Tuesday, February 26, 2008
walking away cont'd.
we may now be getting unfortunate clarity on the issue. housing wire highlights this commentary, which cites mish.
GEA poses an interesting question as to whether the FICO system has lost its mind or if maybe there’s a larger issue at work. Although it’s hard to imagine borrowers with a 20%+ equity stake (albeit phantom like) and strong credit scores defaulting at a rate that would lead any servicing portfolio manager to jump out of the nearest window, the numbers seem to indicate that borrowers may be walking away when they are 30 or 60 days delinquent, not even waiting for foreclosure. In December 2007, the 90 days delinquent category stood at 3.79%. Even if every one of these delinquencies became a foreclosure, the figure should only double to 7.58% in January. Instead, the foreclosure figure is 13.17%.
What does it all mean? Until recently, I may have been one of the last holdouts on the FICO bandwagon. I’ve seen enough delinquency reports to make me believe in the ability of FICO to accurately predict performance. But something is terribly wrong with this picture. Credit scores north of 700 have not, in my experience, shown such poor performance levels so quickly. ...
If there was ever a doubt that the phenomenon recently dubbed as “jingle mail” actually exists, wonder no more. It’s alive and well. Hopefully, it won’t be still be around around come Christmas time. But given the recent trends, that may be wishful thinking.
meanwhile, the data coming in is having its effect in the ABX indeces.
I've seen a summary of the ABX Remittance Reports (not public), and as one Investment Bank wrote, as they increased their loss projections again: "Another month of disappointing data ..."
in my earlier take, i said:
it's no secret that personal responsibility, interconnectedness and identification with common institutional aims has been on the wane in the west -- on both sides of the civil equation. the business of institutional lending, particularly, has developed into a commodity that is managed not by intimate knowledge of counterparties and two-way character evaluation but by statistical distillations of rates of return on the one hand and presumed protections of government on the other. now, with neither impersonal evalutation holding up under scrutiny and stress, models which operate on presumptions of the old relationships still being in place are breaking down -- with fear, anger, loss and a deepening reinforcement of irony, disillusionment and defeated apathy the widespread result.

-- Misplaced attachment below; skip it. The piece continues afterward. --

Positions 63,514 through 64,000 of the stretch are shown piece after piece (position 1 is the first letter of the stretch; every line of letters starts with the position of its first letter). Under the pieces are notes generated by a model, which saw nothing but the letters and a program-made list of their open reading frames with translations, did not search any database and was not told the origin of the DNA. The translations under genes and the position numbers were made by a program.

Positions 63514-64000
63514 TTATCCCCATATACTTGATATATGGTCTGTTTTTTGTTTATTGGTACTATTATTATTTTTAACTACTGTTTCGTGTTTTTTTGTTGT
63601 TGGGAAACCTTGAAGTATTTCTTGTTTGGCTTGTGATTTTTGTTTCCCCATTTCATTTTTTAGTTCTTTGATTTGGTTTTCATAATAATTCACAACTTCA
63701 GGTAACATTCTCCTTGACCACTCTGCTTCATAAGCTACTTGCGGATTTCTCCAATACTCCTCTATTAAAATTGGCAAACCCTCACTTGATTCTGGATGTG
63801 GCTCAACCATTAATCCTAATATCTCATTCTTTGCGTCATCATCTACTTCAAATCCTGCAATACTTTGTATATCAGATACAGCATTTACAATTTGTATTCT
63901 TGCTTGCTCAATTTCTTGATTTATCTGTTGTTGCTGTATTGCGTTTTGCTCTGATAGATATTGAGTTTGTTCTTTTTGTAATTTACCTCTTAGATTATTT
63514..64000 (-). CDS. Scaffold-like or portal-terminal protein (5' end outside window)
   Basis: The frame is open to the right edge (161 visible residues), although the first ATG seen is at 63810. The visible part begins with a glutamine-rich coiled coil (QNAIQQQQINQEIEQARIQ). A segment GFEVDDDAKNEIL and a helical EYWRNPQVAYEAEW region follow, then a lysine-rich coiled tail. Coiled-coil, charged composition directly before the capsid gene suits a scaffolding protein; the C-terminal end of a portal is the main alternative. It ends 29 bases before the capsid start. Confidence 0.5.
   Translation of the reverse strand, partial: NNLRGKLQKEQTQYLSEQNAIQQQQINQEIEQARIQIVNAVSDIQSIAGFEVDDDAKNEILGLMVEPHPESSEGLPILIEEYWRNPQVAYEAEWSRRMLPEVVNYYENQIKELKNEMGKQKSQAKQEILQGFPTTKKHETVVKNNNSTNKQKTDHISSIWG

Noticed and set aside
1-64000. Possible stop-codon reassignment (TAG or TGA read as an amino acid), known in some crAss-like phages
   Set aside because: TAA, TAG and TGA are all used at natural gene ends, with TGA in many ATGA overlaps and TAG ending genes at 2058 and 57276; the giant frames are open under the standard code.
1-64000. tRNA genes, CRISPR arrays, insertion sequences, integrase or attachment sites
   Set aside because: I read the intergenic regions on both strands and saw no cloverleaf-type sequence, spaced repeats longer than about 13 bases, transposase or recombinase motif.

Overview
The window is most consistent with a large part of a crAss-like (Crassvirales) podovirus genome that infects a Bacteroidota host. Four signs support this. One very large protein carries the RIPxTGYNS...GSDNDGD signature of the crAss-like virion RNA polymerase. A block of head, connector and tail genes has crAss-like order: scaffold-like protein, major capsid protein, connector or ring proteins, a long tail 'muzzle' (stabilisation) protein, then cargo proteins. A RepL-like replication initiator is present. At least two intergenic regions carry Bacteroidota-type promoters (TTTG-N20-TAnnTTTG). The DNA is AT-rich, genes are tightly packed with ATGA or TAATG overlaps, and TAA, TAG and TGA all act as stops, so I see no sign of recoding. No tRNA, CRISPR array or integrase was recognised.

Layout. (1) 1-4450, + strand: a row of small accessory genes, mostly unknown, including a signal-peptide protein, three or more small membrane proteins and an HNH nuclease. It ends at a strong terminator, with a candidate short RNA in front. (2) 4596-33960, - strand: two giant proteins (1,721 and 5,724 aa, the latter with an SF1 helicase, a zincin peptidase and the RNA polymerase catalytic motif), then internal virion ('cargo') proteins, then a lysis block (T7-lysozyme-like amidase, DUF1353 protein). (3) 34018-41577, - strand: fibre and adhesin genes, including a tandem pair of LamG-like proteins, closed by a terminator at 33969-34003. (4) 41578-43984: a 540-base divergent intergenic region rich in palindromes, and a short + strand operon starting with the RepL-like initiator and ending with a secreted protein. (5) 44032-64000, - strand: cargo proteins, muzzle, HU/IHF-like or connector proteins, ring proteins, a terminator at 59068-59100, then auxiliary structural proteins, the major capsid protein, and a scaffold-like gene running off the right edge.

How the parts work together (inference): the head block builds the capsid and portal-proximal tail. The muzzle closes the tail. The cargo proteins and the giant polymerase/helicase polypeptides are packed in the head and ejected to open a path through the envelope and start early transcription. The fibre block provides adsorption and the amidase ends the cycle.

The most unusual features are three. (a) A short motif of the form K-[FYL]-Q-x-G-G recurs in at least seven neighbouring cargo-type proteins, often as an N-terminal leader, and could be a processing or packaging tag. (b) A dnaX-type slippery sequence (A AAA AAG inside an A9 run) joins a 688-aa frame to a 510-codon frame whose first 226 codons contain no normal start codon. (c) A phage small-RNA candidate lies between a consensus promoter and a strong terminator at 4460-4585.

i've sometimes called the american boomers the most destructively narcissistic generation to walk the earth since the decadence of the romans -- the type represents the essence of western social collapse in my view.
but jim jubak in this video nails down one of the most material undercurrents of the entire crisis -- it's time for the profligate and irresponsible boomers to finally reap some of what they have sown. a pity that their leadership (or lack thereof) led the western world down this dark path, but the consequences have become unavoidable.
Some optimists have suggested that they would never wage such a war on their children. I'm not so sure, and the evidence thus far give me little hope.
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